STORY: Deteriorating situation for children in Yemen
SOURCE: UNTV CH
ASPECT RATIO: 16:9
DATELINE: 19 Oct 2021, GENEVA, SWITZERLAND
Another “shameful milestone” has been reached in the conflict in Yemen with 10,000 children killed or maimed since fighting started in March 2015, the United Nations Children’s Fund (UNICEF) said on Tuesday.
The number is the equivalent of four children every day, UNICEF spokesperson James Elder said. Urging all parties to the conflict to stop the fighting, he added that “ Yemen is the most difficult place in the world to be a child. And, incredulously, it is getting worse.”
Yemen’s humanitarian crisis is “the world’s worst” according to the UNICEF spokesperson who said that it “represents a tragic convergence of four threats: a violent and protracted conflict, economic devastation, social services on the brink of collapse, including health, nutrition, water sanitation, education, protection and a critically underfunded UN system”.
According to UNICEF, over 11 million children, (four in five) are in need of humanitarian assistance in Yemen; 400,000 children suffer from severe acute malnutrition, more than two million children are out of school and two-thirds of teachers, (more than 170,000), have not received a regular salary for more than four years.
Some 1.7 million children are also now internally displaced and 15 million people (more than half of whom are children) do not have access to safe water, sanitation, or hygiene. “At current funding levels and without an end to the fighting, UNICEF simply cannot reach all these children. There's no way to say this simply without international support, more children, those who bear absolutely no responsibility for this conflict will die,” Mr. Elder warned.
UNICEF “urgently needs $235 million to continue its lifesaving work” until mid-2022, Mr. Elder said, while emphasizing that the organization has made a positive impact. It has supported the treatment of severe acute malnutrition in 4,000 primary health care facilities and 130 therapeutic feeding centres; provided emergency cash transfers to 1.5 million households every quarter, which has benefited around nine million people and it has provided safe drinking water to more than five million people. It has also delivered COVID vaccines through the UN-partnered COVAX initiative, provided psychosocial support, mine risk education and direct assistance for the most vulnerable children, and trained and deployed thousands of community health workers. This year alone it has helped 620,000 children access formal and non-formal education and provided vaccines for preventable diseases - including a polio campaign that reached more than five million children.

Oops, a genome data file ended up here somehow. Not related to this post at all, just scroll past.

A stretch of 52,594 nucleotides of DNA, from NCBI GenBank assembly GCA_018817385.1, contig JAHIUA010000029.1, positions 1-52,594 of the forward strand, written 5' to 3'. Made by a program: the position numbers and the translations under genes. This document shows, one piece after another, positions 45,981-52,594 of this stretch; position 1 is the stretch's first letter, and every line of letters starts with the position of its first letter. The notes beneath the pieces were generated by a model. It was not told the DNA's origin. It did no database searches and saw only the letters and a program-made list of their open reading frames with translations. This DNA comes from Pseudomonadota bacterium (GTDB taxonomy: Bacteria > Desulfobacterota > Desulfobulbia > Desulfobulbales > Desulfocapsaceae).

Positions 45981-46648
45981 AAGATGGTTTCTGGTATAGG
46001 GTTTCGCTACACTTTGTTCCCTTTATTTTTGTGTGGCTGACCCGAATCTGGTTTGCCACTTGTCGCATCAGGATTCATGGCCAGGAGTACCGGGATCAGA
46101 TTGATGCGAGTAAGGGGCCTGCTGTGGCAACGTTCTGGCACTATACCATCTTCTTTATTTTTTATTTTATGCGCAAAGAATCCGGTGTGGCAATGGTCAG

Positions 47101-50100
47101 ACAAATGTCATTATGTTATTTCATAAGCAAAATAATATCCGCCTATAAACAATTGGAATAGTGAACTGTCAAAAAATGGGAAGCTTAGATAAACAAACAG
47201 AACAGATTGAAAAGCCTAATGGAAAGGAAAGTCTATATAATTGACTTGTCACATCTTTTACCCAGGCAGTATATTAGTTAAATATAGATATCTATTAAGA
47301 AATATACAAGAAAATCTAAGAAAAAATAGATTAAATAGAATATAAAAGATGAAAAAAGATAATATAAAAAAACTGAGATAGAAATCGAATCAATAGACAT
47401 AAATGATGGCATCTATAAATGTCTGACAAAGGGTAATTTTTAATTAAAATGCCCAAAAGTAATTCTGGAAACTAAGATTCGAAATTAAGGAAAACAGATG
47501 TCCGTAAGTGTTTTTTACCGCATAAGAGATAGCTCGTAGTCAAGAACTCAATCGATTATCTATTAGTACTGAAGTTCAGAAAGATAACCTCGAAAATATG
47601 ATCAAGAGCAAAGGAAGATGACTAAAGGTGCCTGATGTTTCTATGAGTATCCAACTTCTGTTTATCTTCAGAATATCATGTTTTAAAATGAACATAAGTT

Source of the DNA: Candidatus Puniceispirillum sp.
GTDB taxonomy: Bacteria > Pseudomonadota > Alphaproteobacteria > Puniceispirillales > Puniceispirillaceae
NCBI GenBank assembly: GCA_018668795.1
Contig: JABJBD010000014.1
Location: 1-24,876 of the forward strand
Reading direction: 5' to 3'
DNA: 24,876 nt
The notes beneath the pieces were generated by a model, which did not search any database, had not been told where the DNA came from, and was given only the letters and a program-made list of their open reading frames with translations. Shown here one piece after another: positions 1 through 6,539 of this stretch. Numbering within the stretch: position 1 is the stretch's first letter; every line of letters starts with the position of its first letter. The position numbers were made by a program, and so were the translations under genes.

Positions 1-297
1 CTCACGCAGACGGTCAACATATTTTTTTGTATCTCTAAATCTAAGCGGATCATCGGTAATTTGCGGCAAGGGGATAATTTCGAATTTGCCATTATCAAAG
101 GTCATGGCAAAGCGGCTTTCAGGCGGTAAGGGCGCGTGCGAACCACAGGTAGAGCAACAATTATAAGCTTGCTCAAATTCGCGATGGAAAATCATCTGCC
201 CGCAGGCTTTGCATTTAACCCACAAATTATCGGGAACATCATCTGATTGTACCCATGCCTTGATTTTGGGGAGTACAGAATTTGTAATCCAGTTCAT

However, Mr. Elder reiterated the severity of the humanitarian situation in Yemen, where GDP has dropped by 40 per cent since 2015. “Huge numbers of people have lost their jobs, and those who are still working quite frequently go unpaid,” he said. Classrooms with up to 200 children are being taught by unpaid teachers, who are “turning up to those classrooms day after day.” The “bottom line” is that “children in Yemen are not starving because of a lack of food. They are starving because their families cannot afford food. They are starving because adults continue to wage a war in which children are the biggest losers”, he stated. Funding is critical and donor support is clearly in line with lives saved, Mr. Elder said. However, without more funding, UNICEF will have to stop or scale down its emergency assistance.